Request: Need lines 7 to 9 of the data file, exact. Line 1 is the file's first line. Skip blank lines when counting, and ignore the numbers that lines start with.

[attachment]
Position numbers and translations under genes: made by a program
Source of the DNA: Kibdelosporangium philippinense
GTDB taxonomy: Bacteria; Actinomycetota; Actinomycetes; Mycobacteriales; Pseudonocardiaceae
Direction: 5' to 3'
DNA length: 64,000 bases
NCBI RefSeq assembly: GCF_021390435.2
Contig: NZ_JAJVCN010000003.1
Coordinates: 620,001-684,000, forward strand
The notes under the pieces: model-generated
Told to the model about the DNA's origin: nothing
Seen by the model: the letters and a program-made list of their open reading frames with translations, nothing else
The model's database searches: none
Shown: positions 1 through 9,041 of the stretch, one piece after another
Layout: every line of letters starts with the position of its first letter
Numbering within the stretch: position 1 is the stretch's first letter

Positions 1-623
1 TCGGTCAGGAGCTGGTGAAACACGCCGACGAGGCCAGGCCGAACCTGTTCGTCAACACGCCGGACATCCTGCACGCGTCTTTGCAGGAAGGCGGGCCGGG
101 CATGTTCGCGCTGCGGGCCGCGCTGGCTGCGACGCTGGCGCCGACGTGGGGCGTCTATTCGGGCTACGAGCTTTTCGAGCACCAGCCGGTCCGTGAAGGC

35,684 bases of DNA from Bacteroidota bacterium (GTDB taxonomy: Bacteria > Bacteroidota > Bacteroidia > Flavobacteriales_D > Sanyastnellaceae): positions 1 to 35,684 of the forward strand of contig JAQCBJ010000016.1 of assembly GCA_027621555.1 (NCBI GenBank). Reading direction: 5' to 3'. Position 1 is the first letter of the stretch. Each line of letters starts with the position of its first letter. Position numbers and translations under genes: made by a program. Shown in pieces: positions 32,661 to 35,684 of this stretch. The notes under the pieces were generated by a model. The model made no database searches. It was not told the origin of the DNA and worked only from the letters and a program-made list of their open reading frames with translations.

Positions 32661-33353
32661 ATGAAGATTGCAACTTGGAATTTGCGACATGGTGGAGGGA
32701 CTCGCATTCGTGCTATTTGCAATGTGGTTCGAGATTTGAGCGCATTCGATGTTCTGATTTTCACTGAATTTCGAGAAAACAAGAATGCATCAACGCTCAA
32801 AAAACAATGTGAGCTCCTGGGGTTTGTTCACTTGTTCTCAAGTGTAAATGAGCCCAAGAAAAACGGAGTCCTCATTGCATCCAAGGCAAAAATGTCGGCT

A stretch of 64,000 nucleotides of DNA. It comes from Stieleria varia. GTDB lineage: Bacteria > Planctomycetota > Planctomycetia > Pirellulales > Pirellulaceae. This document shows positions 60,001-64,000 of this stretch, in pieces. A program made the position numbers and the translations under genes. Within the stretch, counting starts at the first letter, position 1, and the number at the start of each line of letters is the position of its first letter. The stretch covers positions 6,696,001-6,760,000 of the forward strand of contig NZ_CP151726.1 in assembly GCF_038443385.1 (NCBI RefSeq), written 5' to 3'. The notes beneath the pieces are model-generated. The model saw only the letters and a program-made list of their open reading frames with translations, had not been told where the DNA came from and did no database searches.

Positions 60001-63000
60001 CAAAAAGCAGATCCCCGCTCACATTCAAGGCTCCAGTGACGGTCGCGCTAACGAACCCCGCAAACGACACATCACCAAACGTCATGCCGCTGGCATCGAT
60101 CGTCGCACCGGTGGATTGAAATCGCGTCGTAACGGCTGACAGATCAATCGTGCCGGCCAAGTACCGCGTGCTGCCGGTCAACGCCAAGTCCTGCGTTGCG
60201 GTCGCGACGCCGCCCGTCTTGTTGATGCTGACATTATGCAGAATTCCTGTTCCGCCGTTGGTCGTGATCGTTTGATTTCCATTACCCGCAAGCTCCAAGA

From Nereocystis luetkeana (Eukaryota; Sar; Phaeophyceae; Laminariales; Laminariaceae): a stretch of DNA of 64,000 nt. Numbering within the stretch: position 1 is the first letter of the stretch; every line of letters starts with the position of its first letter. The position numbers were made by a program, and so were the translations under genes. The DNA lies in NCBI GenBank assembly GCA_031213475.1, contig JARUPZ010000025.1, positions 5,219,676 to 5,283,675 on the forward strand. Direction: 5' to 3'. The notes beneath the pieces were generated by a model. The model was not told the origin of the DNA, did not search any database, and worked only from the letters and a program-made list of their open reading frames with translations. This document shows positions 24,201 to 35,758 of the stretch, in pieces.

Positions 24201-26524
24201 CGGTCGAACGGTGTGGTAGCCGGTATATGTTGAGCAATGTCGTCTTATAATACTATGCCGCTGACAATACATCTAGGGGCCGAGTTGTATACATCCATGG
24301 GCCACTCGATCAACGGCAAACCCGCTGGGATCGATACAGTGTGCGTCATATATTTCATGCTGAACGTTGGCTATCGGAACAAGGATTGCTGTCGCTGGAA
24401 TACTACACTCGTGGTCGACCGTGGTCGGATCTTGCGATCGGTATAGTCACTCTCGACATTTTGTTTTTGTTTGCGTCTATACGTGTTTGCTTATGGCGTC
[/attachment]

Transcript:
Contig: NZ_JAJVCN010000003.1
Coordinates: 620,001-684,000, forward strand
The notes under the pieces: model-generated